GSCL2013.A Study of Chinese Word Segmentation Based on the Characteristics of Chinese


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Language Processing and Knowledge in the Web - Proceedings of the International Conference of the German Society for Computational Linguistics and Language Technology, (GSCL 2013), Darmstadt, Germany, on September 25–27, 2013. LNCS Vol. 8105, Volume Editors: Iryna Gurevych, Chris Biemann and Torsten Zesch. (EI)

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GSCL2013.A Study of Chinese Word Segmentation Based on the Characteristics of Chinese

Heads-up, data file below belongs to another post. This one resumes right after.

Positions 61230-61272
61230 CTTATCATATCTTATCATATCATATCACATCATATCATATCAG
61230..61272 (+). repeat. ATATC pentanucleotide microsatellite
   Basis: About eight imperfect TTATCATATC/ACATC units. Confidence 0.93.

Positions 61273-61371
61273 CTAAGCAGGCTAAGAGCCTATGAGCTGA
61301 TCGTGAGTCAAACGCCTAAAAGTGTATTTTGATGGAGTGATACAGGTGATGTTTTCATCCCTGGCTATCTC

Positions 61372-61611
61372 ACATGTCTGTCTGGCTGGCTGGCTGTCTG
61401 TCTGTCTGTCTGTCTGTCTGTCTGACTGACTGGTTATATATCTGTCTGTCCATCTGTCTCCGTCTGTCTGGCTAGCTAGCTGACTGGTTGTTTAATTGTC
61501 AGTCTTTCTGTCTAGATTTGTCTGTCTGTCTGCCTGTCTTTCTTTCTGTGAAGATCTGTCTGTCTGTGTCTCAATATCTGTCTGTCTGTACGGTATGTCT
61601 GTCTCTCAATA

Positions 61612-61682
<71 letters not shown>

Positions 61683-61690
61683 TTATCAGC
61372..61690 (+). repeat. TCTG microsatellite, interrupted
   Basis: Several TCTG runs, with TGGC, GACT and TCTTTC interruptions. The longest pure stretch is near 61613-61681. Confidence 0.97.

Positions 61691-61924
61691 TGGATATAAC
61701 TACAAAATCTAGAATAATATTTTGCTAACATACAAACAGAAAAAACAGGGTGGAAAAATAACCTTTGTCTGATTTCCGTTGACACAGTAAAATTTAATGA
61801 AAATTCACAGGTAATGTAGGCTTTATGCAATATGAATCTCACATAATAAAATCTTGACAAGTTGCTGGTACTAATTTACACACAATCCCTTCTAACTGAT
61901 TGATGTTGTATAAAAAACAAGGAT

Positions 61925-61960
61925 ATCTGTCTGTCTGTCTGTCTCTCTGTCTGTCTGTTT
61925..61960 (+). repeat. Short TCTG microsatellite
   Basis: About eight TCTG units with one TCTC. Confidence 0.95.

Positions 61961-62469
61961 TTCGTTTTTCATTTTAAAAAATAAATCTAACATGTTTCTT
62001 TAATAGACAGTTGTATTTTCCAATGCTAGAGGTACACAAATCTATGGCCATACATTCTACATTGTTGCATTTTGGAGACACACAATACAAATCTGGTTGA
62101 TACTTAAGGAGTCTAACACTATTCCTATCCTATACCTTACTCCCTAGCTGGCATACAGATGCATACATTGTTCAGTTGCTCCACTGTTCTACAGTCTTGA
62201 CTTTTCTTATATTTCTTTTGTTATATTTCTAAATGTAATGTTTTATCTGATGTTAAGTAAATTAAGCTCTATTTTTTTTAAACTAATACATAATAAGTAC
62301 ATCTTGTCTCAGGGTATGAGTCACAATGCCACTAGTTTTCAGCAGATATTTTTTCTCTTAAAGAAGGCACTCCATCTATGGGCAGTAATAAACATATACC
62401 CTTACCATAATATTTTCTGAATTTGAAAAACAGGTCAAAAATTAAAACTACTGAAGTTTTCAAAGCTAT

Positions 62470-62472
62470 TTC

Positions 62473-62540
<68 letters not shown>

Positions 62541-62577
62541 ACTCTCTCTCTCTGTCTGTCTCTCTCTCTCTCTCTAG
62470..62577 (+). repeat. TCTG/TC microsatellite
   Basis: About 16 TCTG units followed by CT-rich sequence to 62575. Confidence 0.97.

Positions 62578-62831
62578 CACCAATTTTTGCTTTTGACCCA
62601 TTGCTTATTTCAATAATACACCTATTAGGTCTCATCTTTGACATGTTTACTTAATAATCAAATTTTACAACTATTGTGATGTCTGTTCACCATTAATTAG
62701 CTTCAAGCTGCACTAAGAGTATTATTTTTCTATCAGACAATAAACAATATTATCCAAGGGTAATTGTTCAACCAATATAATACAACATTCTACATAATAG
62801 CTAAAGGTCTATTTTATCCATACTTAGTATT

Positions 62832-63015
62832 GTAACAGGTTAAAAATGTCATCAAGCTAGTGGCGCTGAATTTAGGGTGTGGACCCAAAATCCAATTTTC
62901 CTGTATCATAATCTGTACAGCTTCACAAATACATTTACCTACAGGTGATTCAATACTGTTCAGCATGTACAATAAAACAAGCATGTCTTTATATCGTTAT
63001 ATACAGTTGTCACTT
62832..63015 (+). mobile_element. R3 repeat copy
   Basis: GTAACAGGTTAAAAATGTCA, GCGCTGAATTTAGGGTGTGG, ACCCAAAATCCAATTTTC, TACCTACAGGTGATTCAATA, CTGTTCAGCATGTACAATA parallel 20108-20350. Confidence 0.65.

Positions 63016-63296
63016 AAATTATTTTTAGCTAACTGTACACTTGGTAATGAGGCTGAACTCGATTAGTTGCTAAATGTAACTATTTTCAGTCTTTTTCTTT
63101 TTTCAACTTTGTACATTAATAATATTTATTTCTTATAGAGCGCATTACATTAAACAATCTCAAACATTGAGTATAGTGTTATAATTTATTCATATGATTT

1. 1. A Study of Chinese Word Segmentation Based on the Characteristics of Chinese Aaron Li-Feng Han, Derek F. Wong, Lidia S. Chao Liangye He, Ling Zhu, and Shuo Li University of Macau, Department of Computer and Information Science Av. Padre Toms Pereira Taipa, Macau, China, {derekfw,lidiasc} {wutianshui0515,imecholing,leevis1987} Abstract. This paper introduces the research on Chinese word segmen- tation (CWS). The word segmentation of Chinese expressions is difficult due to the fact that there is no word boundary in Chinese expressions and that there are some kinds of ambiguities that could result in differ- ent segmentations. To distinguish itself from the conventional research that usually emphasizes more on the algorithms employed and the work- flow designed with less contribution to the discussion of the fundamen- tal problems of CWS, this paper firstly makes effort on the analysis of the characteristics of Chinese and several categories of ambiguities in Chinese to explore potential solutions. The selected conditional random field models are trained with a quasi-Newton algorithm to perform the sequence labeling. To consider as much of the contextual information as possible, an augmented and optimized set of features is developed. The experiments show promising evaluation scores as compared to some related works.1 Keywords: Natural language processing, Chinese word segmentation, Characteristics of Chinese, Optimized features. 1 Introduction With the rapid development of natural language processing and knowledge man- agement, word segmentation becomes more and more important due to its crucial impacts on text mining, information extraction and word alignment, etc. The Chinese word segmentation (CWS) faces more challenges because of a lack of clear word boundary in Chinese texts and the many kinds of ambiguities in Chi- nese. The algorithms explored on the Chinese language processing (CLP) include the Maximum Matching Method (MMM) [1], the Stochastic Finite-State model [2], the Hidden Markov Model [3], the Maximum Entropy method [4] and the Conditional Random Fields [5] [6], etc. The workflow includes self-supervised models [7], unsupervised models [8] [9], and a combination of the supervised and unsupervised methods [10]. Generally speaking, the supervised methods gain 1 The final publication is available at